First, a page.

Youth Power: A Look at How Creative Projects Champion Young People Worldwide 

By Adrienne Todela

August 10, 2022

USAID’s updated Youth in Development Policy envisions a world in which young people have the agency, rights, influence and opportunities to pursue their life goals and contribute to the development of their communities.  

With a focus on three objectives – access, participation and systems – USAID is seeking to increase youth’s meaningful participation and decision making within their systems and the ability to access services and opportunities that allow them to lead healthy, productive and engaged lives. ​​​​​​​ 

Creative projects have championed and successfully integrated positive youth development approaches in their programming, and so we asked a few to share what that looks like.  


ACS – Business Plans Help Honduran Youth Realize Entrepreneurial Opportunities 

By Daniela Farinas, Project Manager, Economic Growth Division  

An interactive story map produced by ACS to visualize drought-prone areas and the project’s interventions.

Alianza para Coredor Seco (ACS) aimed to improve the food security and nutrition of 6,000 families living in vulnerable conditions in the Dry Corridor of Honduras. Through ACS’s nonagricultural business plans, youth were provided access to technical and resource support to start entrepreneurial ventures.  

Under the guidance of technical experts, youth were engaged in co-analyzing relevant market data and trends, selecting viable business opportunities that satisfied their interests and aligned with the market, co-developing business plans and ultimately starting their own business. In addition to building youth skills, critical investments were made for key productive assets and equipment required to start the business. Through this learning-by-doing process, youth were supported to build assets and acquire the necessary resources to create their own economic pathways. 

Angel Andres, a participant of the non-agricultural business plans, was passionate about mechanics. He enrolled in the project to receive capacity building in financial management, governance, and business management- critical skills required to transform his passion for motorcycles into a viable economic opportunity.  

Angel took advantage of the learning opportunity and put his new skills into action by starting his first motorcycle repair shop. Today, Angel and his four partners are providing repairs, oil change, electric, and tire patching services to clients from Santa Ana, Concepcion de Maria, and other nearby municipalities.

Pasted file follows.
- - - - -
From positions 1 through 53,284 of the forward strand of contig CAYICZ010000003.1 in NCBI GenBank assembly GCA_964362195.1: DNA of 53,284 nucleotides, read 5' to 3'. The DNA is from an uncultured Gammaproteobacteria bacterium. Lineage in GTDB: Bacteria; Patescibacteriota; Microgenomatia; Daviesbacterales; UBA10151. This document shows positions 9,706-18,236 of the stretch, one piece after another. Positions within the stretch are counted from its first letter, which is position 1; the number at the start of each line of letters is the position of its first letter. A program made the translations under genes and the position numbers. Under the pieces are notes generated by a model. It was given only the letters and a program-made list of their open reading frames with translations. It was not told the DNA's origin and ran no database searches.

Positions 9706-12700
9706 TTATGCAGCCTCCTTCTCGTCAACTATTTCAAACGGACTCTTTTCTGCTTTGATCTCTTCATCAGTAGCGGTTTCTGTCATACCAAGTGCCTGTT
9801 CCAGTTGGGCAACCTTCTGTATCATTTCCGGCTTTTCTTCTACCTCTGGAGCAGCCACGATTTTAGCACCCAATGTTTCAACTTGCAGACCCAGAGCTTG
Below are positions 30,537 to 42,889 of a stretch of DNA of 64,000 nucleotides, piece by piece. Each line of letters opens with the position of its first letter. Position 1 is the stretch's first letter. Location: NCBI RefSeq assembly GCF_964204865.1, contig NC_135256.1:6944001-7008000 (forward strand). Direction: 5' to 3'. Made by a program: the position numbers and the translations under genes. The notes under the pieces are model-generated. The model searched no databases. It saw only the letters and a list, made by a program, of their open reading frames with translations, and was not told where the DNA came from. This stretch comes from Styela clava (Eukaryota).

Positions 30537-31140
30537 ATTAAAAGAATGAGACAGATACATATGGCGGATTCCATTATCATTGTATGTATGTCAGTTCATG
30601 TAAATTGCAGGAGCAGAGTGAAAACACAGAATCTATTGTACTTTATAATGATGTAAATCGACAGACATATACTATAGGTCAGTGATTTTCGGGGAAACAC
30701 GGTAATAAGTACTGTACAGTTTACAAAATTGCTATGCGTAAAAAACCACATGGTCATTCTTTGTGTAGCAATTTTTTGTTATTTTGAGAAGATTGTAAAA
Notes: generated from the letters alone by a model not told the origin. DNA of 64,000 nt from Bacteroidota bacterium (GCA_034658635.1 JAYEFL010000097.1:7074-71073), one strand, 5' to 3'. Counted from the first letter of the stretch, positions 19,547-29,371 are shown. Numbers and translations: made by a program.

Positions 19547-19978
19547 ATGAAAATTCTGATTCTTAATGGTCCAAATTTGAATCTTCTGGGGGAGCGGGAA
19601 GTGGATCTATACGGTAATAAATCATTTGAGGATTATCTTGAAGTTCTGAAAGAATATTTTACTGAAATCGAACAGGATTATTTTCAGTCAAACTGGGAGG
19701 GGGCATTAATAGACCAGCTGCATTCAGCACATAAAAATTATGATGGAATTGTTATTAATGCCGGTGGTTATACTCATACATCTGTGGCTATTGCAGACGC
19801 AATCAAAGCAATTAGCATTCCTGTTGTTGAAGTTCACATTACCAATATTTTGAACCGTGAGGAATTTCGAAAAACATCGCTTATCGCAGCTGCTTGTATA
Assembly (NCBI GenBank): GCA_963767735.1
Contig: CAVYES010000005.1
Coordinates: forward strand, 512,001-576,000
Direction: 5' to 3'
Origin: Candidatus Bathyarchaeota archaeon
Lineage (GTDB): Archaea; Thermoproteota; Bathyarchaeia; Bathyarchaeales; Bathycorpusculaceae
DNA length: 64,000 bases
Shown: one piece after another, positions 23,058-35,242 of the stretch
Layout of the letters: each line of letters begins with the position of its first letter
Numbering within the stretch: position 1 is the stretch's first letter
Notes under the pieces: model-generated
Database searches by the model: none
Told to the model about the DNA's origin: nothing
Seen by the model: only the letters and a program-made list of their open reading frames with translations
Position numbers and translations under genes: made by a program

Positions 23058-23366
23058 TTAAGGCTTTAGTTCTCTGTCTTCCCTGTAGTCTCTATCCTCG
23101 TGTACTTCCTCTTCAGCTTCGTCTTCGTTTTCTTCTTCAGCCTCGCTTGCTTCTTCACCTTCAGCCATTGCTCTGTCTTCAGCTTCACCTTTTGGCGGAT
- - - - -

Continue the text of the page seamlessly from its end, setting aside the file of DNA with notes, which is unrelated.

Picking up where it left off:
PSR – Addressing Violent Extremism and Community Challenges through Youth Empowerment 

By Jacqueline Glin, Senior Project Director, Communities in Transition Division 

Peacebuilding, Stabilization and Reconciliation (PSR) supports Malian youth in addressing violent extremism and challenges in their communities through two pillars: Employment and civic engagement; and strengthening their voices within their families and communities.  

Under the first pillar, PSR envisions Mali’s youth to be agents of their own development and actively engaged on civic and community matters. Under the project’s facilitation, Malian youth map business assets in their communities and identify livelihood opportunities for social impact. They also go through leadership development training and mentoring. For aspiring youth entrepreneurs, PSR supports business plan development and provides seed funding so they can launch their micro-businesses.  

Under the second pillar, PSR guides youth to effectively and more meaningfully engage with their community elders including teachers, religious leaders, and parents to discuss ways to reduce, prevent and counter violent extremist tendencies among youth. As a result, youth have taken on the crucial role of sensitizing members of families and their peers about the consequences of radicalization and violent narratives on families and communities.  

Youth are working together with religious leaders to develop and build alternative and counternarratives that collectively address violent extremism. They also collaborate with teachers in public and koranic schools to reinforce messages in support of social cohesion and against hate and violent extremism. 


TVET SAY – Young People Take Charge in Nicaragua 

By Eliza Chard, Senior Project Director, Economic Growth Division

Read the special report on “Empowering youth, promoting prosperity through technical education” in Nicaragua.

Technical Vocational Education and Training Strengthening for At-Risk Youth (TVET SAY) supported at-risk Nicaraguan youth to increase their socio-economic gains while fostering safer environments. The TVET SAY team knew that youth themselves were key partners and stakeholders within the project and critical to its success, so youth participation was built into activities and implementation approaches at all levels.  

A Youth Advisory Council was a principal instrument for formalizing youths’ roles and influence throughout the program cycle. The council was comprised of more than 20 scholarship recipients from Nicaragua’s Caribbean coast representing all the technical career programs, along with youth leaders representing disadvantaged groups, such as LGBTQIA+ and youth with disabilities.